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Tax cuts down consumption of sugary drinks by 12% in Mexico

Tax cuts down consumption of sugary drinks by 12% in Mexico

A change in food habits among people of Mexico has been seen with tax levied on sugary beverages. The tax led to a 12 per cent drop in sales of sugary beverages, on the other hand, non-sugary beverages saw an increase in their sales by 4 per cent.

Shu Wen Ng, PhD, at the University of North Carolina Gillings School of Global Public Health in Chapel Hill, and colleagues, wrote that the tax, adopted was associated with a 6 per cent average decline in purchases of sugar sweetened beverages (SSB) after 1 year. But the decline appeared to grow over the year, ending at a 12% decrease in December when compared with what consumption would've likely been without the tax.

The tax was imposed by Mexico in order to bring diabetes and obesity related risks under control. The tax has not been imposed on sugar but only on sugary soda drinks, specifically. The 10 per cent added tax has remarkably reduced sugary drinks sales and drinks that evaded the tax saw a four per cent rise in consumption.

It should be noted that two out of three adults and one out of three children in the United States are overweight or obese, and the nation spends an estimated $190 billion a year treating obesity-related health conditions. Rising consumption of sugary drinks has been a major contributor to the obesity epidemic.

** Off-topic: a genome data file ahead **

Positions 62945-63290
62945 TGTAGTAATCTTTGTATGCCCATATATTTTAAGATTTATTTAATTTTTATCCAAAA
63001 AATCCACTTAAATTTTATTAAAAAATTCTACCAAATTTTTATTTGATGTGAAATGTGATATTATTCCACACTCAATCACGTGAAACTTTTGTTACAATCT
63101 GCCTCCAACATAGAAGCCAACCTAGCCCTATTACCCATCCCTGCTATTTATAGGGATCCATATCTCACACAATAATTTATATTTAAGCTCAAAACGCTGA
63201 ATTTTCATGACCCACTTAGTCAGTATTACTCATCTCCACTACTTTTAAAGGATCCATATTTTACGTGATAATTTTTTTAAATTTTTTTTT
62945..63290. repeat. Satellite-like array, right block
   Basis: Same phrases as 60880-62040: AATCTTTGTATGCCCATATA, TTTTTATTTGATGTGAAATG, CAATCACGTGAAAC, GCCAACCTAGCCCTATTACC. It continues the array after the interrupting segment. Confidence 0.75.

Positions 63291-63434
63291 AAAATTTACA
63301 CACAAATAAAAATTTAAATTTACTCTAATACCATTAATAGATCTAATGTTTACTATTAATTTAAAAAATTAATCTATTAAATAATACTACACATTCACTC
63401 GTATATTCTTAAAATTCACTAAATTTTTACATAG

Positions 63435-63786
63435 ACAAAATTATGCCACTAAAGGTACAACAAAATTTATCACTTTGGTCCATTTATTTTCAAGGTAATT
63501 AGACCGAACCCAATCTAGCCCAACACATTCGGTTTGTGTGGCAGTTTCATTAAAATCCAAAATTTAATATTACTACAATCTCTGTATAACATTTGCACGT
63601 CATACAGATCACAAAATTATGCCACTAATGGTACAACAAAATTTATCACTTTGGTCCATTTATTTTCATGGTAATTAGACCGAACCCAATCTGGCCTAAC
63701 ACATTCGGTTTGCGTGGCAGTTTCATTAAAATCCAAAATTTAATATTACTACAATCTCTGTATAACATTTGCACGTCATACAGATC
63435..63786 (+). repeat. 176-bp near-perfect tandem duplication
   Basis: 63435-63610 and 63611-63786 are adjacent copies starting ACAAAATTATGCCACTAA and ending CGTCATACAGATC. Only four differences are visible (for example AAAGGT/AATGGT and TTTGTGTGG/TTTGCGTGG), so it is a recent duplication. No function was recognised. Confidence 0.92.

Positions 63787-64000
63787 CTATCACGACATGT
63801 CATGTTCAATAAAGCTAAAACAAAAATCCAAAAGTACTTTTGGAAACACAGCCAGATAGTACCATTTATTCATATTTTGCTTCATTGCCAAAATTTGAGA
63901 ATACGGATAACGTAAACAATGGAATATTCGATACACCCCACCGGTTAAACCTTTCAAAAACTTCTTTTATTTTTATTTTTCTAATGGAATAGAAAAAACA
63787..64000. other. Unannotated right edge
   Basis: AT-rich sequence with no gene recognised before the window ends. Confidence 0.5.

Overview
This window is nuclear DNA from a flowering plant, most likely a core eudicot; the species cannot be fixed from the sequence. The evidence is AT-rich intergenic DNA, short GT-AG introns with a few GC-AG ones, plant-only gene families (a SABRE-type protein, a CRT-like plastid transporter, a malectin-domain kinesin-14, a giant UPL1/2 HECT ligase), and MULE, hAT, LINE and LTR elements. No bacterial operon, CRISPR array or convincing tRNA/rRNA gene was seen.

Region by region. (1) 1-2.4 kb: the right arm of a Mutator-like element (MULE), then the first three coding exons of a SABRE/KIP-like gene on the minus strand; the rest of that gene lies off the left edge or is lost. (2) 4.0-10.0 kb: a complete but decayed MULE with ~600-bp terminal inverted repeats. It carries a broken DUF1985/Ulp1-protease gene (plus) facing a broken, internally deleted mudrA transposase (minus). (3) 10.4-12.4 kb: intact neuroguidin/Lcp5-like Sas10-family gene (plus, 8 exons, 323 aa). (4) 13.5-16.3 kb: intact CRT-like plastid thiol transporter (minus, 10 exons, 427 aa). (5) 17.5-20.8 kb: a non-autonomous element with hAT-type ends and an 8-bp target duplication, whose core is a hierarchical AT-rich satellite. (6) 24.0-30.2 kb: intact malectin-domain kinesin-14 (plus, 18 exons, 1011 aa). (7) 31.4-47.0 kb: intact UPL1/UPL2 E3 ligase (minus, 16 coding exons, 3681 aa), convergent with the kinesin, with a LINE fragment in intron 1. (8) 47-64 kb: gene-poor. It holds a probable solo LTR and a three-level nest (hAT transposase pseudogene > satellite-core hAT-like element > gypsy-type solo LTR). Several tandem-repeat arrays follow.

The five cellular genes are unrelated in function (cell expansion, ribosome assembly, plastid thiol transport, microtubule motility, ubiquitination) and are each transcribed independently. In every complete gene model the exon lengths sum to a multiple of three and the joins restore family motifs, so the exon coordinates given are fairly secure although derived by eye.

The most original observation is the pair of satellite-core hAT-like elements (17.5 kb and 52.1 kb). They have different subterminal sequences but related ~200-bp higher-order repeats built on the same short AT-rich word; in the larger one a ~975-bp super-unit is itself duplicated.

The tax was implemented from January 1, 2014, and a one peso per liter tax was subsequently added for each beverage containing sugar.

Mexico took note of how sugary drinks were adding to its diabetes and obesity epidemic as the country has one of the highest levels of obesity and diabetes in the world. This led to the government deciding on cutting sugar consumption that could bring obesity and diabetes under control.

Data from 6,200 households was analyzed from about 53 cities among 50,000 people. A comparison was made between purchases of sugary and non-sugary drinks.

The statistical model included influential factors such as sex, age and socioeconomic status, plus other factors like employment or salaries. Sales of sugary drinks reached a 12 per cent reduction by the end of 2014. Non-sugary beverages started replacing sugary drink and saw a 4 per cent rise.

An overall decline was seen among people consuming sugary drinks but the maximum reduction of sugary beverages was seen among people with a low socioeconomic status, reaching a 17 per cent decrease by the end of 2014.

Experts have stated that no definitive conclusions can be drawn from this observational study but the results still suggest that the change in taxes has led to a lower consumption of sugary beverages.

Due to sugary drinks being unhealthy and having added taxes, people from lower income group will find it difficult to buy these drinks helping the government to cut down the consumption of these drinks.

However, adding taxes on sugary drinks is not enough and the government needs to implement health education, regulatory measures and find ways to change people s choice of diet.

Tax cuts down consumption of sugary drinks by 12% in Mexico